In those days Dymphna sat in black
unshaven trees, white hair, blue flesh, and
prayed over a boy whose rash darkened to
stigmata. Blackbirds perched behind her as
sandalwood scented the dying boy,
bound in wet sheets. Purple orchids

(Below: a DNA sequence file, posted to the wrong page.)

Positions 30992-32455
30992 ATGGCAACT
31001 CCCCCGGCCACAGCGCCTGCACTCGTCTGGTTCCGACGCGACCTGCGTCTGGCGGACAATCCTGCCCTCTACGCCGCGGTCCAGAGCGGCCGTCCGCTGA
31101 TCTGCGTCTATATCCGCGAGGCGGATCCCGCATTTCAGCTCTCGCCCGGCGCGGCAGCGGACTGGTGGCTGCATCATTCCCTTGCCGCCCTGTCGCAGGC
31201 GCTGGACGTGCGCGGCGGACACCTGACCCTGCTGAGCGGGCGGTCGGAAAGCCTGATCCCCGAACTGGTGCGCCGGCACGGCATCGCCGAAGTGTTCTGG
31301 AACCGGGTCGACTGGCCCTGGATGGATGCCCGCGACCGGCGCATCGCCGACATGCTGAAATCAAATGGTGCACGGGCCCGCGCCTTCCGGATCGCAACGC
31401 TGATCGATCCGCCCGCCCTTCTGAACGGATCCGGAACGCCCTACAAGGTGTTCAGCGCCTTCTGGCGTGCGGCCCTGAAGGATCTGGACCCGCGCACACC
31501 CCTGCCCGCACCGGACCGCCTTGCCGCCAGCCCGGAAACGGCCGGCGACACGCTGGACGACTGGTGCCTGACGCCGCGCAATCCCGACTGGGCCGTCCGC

opened from her breath. In a poppy's
milk-warm sleep he pressed his head into
her breasts. Lightning lit his eyes, face
orange, diamonds in his hair. Sailors
rowed his bones to heaven as he cried out:
"Crush me, God! Trample me like grass,
sever me petal by petal like roses in wind.
Grind me, mortar and pestle, into dust!"
Michael Fontana lives and writes in beautiful Bella Vista, Arkansas.